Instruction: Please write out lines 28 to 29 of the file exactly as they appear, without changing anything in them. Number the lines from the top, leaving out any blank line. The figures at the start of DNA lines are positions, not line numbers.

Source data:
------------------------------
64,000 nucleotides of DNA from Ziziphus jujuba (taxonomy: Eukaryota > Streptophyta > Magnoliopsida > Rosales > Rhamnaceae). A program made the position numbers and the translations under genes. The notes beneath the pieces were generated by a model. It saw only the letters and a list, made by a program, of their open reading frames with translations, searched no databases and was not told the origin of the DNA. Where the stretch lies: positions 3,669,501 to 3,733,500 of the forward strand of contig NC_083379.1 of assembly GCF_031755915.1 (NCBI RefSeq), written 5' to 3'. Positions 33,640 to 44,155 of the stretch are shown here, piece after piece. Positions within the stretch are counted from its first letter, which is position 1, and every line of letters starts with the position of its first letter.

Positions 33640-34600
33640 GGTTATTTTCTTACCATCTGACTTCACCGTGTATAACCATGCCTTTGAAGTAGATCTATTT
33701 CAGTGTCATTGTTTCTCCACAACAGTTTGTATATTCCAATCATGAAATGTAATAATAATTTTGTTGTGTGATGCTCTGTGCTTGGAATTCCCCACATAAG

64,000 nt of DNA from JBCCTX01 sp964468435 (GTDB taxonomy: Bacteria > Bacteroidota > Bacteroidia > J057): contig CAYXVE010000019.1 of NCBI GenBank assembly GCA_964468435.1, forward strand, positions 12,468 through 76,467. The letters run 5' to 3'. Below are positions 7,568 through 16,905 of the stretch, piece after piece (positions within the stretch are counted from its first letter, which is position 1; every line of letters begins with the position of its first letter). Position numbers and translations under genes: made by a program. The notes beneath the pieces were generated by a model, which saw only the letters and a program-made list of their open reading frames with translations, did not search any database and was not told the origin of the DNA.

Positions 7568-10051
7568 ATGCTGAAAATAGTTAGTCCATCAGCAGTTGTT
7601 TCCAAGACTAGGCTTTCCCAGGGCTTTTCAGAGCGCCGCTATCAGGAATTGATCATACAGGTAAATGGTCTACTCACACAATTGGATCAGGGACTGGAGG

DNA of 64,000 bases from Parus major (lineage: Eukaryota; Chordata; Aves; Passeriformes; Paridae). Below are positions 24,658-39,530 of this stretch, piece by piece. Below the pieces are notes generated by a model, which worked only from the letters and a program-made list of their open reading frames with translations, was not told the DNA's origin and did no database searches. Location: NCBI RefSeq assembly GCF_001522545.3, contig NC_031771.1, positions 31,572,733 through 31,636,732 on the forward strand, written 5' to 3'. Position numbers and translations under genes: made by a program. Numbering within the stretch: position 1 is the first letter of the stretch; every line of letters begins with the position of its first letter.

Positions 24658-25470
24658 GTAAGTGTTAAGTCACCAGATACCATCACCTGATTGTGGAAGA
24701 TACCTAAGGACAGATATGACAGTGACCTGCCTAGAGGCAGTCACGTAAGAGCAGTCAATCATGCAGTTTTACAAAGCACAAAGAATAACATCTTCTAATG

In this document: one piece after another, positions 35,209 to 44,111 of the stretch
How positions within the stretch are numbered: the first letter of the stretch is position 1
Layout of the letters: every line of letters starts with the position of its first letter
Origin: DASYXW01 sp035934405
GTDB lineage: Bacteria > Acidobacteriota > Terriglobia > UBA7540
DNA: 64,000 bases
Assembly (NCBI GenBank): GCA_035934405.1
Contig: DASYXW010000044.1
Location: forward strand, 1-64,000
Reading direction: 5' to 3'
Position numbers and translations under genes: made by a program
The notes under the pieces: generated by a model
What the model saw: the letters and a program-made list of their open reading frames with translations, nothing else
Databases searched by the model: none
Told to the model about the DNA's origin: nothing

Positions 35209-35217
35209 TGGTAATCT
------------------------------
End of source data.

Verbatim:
Positions 35209-35217
35209 TGGTAATCT